In this book interview for ‘Strategic Tales’, Anne Lise Kjaer paints a picture of tomorrow world and explore how holistic thinking will impact on health and healthcare in the future.

Key Facts
* Anne Lise Kjaer is a futurist and a visionary thinker
* Born in 1962 in Denmark – apparently the happiest nation in the world
* Today I live in London

Q: What do you do?

I help global brands navigate the future. Originally I started my career in design and product development, over the years my work evolved into ‘deep’ consumer understanding.

Q: Why do you love what you do? 

Working with people is a constant process and always an inspiring 360º journey. When we start a project we never know the destination – we evolve with the project and this is why I love going to work every day.

Having seen Anne Lise Kjaer,  founder of Kjaer Global and leading futurist, speak at the TEDx Salford event earlier in the year, and as much of our own work is future focused, we were keen to hear more about what she does, her exciting work in trend mapping and to get her thoughts on the area we work in; healthcare.

So we were delighted when we got the opportunity to visit her at her North London office which is also her home. She was kind enough to show us around and introduce us to her family and colleagues; with beautiful open white rooms, and an impressive coffee machine, it is clear to see why Anne Lise has combined her living and working space in this relaxing environment.

Anne Lise has a background in design and started her trend mapping work in the fashion industry. But she found that her skills were transferable to a wide range of other consumer markets, and today she works with big brands like O2, Dell, Toyota and Ikea. It was interesting to see many similarities to our work in healthcare. We both help clients navigate the future. Like Strategic North, Anne Lise sees her role as one of ‘sense-maker’.

Her clients have a lot of information available to them but what does it all mean for them, and for their consumers? She uses a ‘toolkit’ that she has developed over the last 30 years to bring together, not only the facts and figures, but also the feelings and values that are all too often ignored, but are central to the way consumers and wider society behave.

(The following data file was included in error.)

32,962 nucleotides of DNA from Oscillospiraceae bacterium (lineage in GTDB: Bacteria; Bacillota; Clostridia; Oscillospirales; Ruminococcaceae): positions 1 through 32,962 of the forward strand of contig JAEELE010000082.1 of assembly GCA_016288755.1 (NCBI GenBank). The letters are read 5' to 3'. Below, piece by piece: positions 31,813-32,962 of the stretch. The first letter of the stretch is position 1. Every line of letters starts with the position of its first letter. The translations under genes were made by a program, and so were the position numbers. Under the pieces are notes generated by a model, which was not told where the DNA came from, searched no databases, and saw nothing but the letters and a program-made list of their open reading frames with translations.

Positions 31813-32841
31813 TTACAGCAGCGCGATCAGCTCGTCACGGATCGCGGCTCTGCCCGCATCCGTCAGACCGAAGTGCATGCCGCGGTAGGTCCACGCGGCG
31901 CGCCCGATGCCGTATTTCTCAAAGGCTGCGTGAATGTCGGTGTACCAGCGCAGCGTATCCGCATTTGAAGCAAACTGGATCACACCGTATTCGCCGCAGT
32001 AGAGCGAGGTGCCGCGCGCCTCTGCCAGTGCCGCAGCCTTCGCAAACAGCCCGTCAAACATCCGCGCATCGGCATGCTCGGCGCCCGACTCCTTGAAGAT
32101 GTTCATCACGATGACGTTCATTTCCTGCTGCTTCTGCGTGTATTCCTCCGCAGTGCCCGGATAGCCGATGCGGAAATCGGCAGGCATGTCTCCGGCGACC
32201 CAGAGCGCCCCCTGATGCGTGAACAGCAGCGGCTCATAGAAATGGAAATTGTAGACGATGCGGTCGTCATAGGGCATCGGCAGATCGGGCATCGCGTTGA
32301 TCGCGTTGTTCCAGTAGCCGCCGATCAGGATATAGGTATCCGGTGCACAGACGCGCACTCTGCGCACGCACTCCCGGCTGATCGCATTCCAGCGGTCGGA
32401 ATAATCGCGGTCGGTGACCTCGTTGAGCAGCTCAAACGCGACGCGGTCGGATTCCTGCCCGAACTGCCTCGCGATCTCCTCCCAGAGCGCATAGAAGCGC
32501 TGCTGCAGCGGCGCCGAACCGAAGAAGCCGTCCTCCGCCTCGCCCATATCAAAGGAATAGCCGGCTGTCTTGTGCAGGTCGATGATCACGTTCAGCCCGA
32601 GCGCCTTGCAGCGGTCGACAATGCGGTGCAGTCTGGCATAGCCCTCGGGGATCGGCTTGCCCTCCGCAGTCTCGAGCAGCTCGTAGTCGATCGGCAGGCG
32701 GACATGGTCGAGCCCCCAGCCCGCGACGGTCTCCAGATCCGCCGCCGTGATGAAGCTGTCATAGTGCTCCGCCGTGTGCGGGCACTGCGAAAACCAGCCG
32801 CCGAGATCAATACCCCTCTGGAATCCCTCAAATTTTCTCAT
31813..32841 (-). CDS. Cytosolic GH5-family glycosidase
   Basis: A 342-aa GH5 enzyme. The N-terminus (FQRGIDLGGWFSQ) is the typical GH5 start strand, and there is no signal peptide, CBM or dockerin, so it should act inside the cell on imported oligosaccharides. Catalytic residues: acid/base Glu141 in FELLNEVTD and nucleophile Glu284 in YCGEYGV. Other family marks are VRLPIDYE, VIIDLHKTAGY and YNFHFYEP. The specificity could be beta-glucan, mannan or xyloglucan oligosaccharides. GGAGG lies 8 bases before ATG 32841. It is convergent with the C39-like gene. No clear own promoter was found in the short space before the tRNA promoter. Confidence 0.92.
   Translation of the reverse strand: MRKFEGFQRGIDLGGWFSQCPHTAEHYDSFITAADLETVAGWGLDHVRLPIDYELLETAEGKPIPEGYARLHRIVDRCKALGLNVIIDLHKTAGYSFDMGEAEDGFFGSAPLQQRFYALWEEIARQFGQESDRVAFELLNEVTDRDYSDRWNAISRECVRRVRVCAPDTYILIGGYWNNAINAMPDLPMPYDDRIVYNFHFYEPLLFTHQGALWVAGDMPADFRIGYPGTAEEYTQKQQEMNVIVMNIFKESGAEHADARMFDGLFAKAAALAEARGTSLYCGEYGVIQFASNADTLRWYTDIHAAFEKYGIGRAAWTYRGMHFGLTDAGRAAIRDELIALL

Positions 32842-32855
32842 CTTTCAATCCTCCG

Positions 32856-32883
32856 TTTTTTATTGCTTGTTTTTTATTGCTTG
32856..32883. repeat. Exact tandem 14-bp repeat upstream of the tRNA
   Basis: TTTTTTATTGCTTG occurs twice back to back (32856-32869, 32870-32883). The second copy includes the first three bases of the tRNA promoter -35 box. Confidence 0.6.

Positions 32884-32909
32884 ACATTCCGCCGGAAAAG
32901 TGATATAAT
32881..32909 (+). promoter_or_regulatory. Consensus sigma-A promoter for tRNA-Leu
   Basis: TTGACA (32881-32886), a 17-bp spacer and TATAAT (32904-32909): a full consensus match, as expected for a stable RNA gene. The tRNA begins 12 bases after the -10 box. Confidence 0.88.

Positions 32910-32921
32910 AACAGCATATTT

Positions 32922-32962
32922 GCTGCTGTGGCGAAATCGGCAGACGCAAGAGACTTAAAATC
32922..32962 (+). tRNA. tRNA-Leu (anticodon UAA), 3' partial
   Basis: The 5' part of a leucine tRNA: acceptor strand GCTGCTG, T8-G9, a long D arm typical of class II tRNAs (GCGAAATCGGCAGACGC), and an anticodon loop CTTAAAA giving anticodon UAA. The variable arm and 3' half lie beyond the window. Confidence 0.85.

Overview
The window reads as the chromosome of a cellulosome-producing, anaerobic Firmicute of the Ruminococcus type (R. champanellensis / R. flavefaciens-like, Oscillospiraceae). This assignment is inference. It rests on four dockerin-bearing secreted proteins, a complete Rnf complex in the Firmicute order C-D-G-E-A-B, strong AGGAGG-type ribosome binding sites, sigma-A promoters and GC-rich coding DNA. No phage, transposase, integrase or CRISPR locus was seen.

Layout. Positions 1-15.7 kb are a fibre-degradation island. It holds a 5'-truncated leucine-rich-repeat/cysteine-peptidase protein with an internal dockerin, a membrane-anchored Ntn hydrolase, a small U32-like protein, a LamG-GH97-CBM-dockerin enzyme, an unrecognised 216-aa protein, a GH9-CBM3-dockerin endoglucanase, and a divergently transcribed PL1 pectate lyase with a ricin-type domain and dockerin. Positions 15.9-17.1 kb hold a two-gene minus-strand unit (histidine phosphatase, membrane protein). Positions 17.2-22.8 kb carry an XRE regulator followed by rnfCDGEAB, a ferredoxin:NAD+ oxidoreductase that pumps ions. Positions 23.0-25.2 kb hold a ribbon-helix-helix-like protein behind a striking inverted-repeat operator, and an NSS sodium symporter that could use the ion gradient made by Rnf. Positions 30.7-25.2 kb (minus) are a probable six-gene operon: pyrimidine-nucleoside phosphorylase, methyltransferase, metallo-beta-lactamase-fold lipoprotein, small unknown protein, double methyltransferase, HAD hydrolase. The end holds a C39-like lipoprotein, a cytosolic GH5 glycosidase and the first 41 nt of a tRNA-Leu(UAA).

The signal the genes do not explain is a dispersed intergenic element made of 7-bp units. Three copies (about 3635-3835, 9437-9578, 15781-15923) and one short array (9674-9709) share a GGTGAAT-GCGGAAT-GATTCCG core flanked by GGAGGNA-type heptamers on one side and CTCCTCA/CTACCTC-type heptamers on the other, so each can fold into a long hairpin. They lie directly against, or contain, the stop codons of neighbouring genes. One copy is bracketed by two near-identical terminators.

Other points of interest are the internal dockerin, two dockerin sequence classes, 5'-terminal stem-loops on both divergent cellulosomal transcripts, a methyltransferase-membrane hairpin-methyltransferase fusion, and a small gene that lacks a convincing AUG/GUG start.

Anne Lise’s toolkit has three key unique components developed by Kjaer Global:

The Trend Atlas
* The Consumer Mindset Maps
The Lifestyle Navigator


Using tools such as these allow companies to go on a journey and help them to participate in the future, with the clear message that “the future is not somewhere we go, it is somewhere we create”. Let’s look briefly at each in turn.

The Trend Atlas
The Trend Atlas is a mapping of significant global macro trends tracked in four dimensions; scientific, emotional, social and spiritual, giving a multidimensional view of what is having an impact on the changing world. Each of these segments includes a range of topics. For example, the scientific segment includes the emerging technologies, politics, economics and the environment. This is an evolving picture as you would imagine, as the map itself will change over time, with new trends emerging or shifting to different dimensions on the map, as society views alter.